In younger women, during a normal menstrual cycle the ovaries produce estradiol , testosterone and progesterone in a cyclical pattern under the control of FSH and luteinizing hormone LH , which are both produced by the pituitary gland.
During perimenopause approaching menopause , estradiol levels and patterns of production remain relatively unchanged or may increase compared to young women, but the cycles become frequently shorter or irregular. The menopausal transition is characterized by marked, and often dramatic, variations in FSH and estradiol levels. Because of this, measurements of these hormones are not considered to be reliable guides to a woman's exact menopausal status. Menopause occurs because of the sharp decrease of estradiol and progesterone production by the ovaries.
After menopause, estrogen continues to be produced mostly by aromatase in fat tissues and is produced in small amounts in many other tissues such as ovaries, bone, blood vessels, and the brain where it acts locally. In contrast to the sudden fall in estradiol during menopause, the levels of total and free testosterone, as well as dehydroepiandrosterone sulfate DHEAS and androstenedione appear to decline more or less steadily with age.
An effect of natural menopause on circulating androgen levels has not been observed. Hot flashes and other vasomotor symptoms accompany the menopausal transition. While many sources continue to claim that hot flashes during the menopausal transition are caused by low estrogen levels, this assertion was shown incorrect in , and, in most cases, hot flashes are observed despite elevated estrogen levels.
The exact cause of these symptoms is not yet understood, possible factors considered are higher and erratic variation of estradiol level during the cycle, elevated FSH levels which may indicate hypothalamic dysregulation perhaps caused by missing feedback by inhibin. It has been also observed that the vasomotor symptoms differ during early perimenopause and late menopausal transition and it is possible that they are caused by a different mechanism.
Long-term effects of menopause may include osteoporosis , vaginal atrophy as well as changed metabolic profile resulting in cardiac risks. Decreased inhibin feedback after hysterectomy is hypothesized to contribute to increased ovarian stimulation and earlier menopause.
Hastened ovarian aging has been observed after endometrial ablation. While it is difficult to prove that these surgeries are causative, it has been hypothesized that the endometrium may be producing endocrine factors contributing to the endocrine feedback and regulation of the ovarian stimulation. Elimination of these factors contributes to faster depletion of the ovarian reserve.
Reduced blood supply to the ovaries that may occur as a consequence of hysterectomy and uterine artery embolisation has been hypothesized to contribute to this effect. Impaired DNA repair mechanisms may contribute to earlier depletion of the ovarian reserve during aging. Primordial follicles are immature primary oocytes surrounded by a single layer of granulosa cells.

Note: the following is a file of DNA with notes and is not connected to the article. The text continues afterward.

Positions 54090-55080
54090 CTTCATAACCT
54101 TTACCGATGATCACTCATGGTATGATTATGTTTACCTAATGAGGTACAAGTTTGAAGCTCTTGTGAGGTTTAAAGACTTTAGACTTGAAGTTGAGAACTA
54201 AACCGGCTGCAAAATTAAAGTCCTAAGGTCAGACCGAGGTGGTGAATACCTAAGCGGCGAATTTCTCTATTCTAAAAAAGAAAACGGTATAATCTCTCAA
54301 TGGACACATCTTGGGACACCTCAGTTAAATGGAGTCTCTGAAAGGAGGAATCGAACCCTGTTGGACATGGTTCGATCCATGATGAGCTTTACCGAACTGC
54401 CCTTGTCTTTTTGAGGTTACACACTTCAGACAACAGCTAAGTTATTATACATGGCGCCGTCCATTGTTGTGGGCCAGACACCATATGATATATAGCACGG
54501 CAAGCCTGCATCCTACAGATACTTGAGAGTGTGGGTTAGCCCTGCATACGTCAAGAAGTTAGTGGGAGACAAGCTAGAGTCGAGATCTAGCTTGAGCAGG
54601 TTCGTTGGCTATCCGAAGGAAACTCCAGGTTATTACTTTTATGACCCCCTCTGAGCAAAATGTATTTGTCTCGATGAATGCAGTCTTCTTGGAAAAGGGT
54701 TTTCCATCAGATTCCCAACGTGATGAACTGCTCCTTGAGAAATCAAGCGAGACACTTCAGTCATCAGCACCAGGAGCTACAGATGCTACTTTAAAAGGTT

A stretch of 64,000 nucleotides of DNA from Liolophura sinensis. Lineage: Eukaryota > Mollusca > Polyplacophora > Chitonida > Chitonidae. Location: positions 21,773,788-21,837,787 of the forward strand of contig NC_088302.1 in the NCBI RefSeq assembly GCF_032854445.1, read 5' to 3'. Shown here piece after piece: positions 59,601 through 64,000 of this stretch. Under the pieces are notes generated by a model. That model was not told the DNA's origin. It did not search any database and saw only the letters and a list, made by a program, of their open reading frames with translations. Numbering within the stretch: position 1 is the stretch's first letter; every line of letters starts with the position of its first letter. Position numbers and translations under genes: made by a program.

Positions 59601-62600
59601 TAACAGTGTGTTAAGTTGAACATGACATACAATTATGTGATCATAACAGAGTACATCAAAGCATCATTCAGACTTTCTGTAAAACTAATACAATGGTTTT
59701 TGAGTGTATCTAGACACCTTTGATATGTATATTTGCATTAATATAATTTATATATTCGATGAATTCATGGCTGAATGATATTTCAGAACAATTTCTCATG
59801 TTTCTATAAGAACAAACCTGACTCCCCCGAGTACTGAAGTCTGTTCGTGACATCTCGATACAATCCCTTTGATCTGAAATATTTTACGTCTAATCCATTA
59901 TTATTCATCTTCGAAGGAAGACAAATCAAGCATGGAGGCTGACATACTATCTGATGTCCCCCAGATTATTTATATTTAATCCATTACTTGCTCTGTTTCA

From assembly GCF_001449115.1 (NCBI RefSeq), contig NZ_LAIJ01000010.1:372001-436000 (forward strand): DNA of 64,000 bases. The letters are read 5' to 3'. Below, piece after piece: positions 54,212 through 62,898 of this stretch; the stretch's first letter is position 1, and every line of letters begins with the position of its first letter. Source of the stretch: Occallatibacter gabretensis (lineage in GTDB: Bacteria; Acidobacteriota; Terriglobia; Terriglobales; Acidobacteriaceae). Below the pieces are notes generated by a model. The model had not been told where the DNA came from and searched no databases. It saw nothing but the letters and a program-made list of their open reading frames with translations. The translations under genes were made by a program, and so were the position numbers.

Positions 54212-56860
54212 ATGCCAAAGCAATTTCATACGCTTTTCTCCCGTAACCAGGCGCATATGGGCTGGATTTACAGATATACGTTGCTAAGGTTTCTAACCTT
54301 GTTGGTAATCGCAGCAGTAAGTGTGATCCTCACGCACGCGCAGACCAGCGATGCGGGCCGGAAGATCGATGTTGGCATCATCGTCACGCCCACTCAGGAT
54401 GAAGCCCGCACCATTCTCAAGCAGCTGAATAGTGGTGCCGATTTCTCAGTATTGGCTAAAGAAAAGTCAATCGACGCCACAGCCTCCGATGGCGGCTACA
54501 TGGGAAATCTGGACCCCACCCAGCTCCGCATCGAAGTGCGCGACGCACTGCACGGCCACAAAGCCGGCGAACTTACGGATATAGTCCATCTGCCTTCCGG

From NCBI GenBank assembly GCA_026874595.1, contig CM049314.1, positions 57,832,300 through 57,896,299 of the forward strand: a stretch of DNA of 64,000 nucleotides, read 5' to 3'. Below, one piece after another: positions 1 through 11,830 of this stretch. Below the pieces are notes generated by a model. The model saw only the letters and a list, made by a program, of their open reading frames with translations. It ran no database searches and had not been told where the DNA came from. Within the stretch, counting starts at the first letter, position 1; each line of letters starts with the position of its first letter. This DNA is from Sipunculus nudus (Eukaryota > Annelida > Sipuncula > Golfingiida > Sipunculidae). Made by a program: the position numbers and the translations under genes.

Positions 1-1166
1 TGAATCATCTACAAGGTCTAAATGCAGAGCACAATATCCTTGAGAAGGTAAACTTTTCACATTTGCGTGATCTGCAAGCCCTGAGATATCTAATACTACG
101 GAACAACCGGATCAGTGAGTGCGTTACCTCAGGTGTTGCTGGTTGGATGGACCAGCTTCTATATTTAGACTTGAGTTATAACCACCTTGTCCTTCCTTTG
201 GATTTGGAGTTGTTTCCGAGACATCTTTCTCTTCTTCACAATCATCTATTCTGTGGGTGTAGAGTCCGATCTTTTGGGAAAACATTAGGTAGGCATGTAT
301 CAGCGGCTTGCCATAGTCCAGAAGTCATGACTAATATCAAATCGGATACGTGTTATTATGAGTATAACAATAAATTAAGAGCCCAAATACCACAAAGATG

An enzyme system is present in oocytes that ordinarily accurately repairs DNA double-strand breaks. This repair system is called " homologous recombinational repair", and it is especially effective during meiosis.
Meiosis is the general process by which germ cells are formed in all sexual eukaryotes; it appears to be an adaptation for efficiently removing damages in germ line DNA. Human primary oocytes are present at an intermediate stage of meiosis, termed prophase I see Oogenesis. Ways of assessing the impact on women of some of these menopause effects, include the Greene climacteric scale questionnaire,  the Cervantes scale  and the Menopause rating scale.
Premenopause is a term used to mean the years leading up to the last period, when the levels of reproductive hormones are becoming more variable and lower, and the effects of hormone withdrawal are present. The term "perimenopause", which literally means "around the menopause", refers to the menopause transition years before the date of the final episode of flow. The official date is determined retroactively, once 12 months have passed after the last appearance of menstrual blood.
The menopause transition typically begins between 40 and 50 years of age average In some women, menopause may bring about a sense of loss related to the end of fertility. In addition, this change often occurs when other stressors may be present in a woman's life:. Some research appears to show that melatonin supplementation in perimenopausal women can improve thyroid function and gonadotropin levels, as well as restoring fertility and menstruation and preventing depression associated with menopause.
The term "postmenopausal" describes women who have not experienced any menstrual flow for a minimum of 12 months, assuming that they have a uterus and are not pregnant or lactating.
Thus postmenopause is the time in a woman's life that takes place after her last period or, more accurately, after the point when her ovaries become inactive. The reason for this delay in declaring postmenopause is because periods are usually erratic at this time of life.
Therefore, a reasonably long stretch of time is necessary to be sure that the cycling has ceased. At this point a woman is considered infertile; however, the possibility of becoming pregnant has usually been very low but not quite zero for a number of years before this point is reached.
A woman's reproductive hormone levels continue to drop and fluctuate for some time into post-menopause, so hormone withdrawal effects such as hot flashes may take several years to disappear.
A period-like flow during postmenopause, even spotting, may be a sign of endometrial cancer. Perimenopause is a natural stage of life. It is not a disease or a disorder. Therefore, it does not automatically require any kind of medical treatment. However, in those cases where the physical, mental, and emotional effects of perimenopause are strong enough that they significantly disrupt the life of the woman experiencing them, palliative medical therapy may sometimes be appropriate.